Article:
Article by Colin Perkel, The Globe and Mail
Buyers who have to provide personal information to purchase recreational pot online after legalization this fall should be able to rely on existing laws to protect their privacy but the issue needs to be watched closely to ensure regulations are obeyed and mistakes are avoided, experts say.
The matter is important given the stigma many people still attach to marijuana use, and the potential for Canadians to be barred from the United States if their otherwise legal indulgence becomes known to American border agents.
“We need to keep eyes on it, meaning we have to make sure this information is not abused or used for secondary purposes that were never intended,” Ann Cavoukian, Ontario’s former privacy commissioner and now an expert at Ryerson University, said in an interview. “Theoretically, it should not be used for any other purpose.”
A spokeswoman for federal Privacy Commissioner Daniel Therrien said the office had not looked specifically at online marijuana sales. At the same time, the commission said it recognized privacy concerns around buying or using marijuana given its longtime status as a controlled substance.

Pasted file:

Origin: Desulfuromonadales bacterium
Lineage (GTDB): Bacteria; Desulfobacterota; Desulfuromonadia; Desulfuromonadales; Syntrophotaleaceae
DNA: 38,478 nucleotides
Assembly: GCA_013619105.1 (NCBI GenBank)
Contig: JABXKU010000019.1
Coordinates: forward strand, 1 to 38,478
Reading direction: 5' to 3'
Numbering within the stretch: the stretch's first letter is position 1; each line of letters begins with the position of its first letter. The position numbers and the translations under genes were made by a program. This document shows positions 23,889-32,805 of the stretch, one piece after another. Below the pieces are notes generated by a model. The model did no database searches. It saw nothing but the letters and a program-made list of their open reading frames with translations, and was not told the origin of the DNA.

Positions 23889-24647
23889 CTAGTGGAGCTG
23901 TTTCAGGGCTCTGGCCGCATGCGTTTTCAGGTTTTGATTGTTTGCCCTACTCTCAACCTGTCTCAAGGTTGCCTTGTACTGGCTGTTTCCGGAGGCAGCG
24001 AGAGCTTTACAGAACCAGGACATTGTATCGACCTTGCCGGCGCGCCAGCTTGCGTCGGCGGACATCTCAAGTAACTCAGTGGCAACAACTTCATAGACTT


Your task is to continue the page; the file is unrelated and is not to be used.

“The legal sale and use of both medicinal and recreational marijuana raises privacy issues, particularly since laws and regulations differ from country to country and even within countries,” Tobi Cohen said. “We have repeatedly raised concerns about the effectiveness of (Canada’s two privacy laws) in the digital age and have called for both laws to be strengthened.”
Last week, Ontario’s new Progressive Conservative government announced that consumers 19 years or older will have to go online to buy weed after legalization federally on Oct. 17 because private retail stores won’t be up and running until April. A government agency called the Ontario Cannabis Store will run the online sales, although private e-commerce provider Shopify will be involved.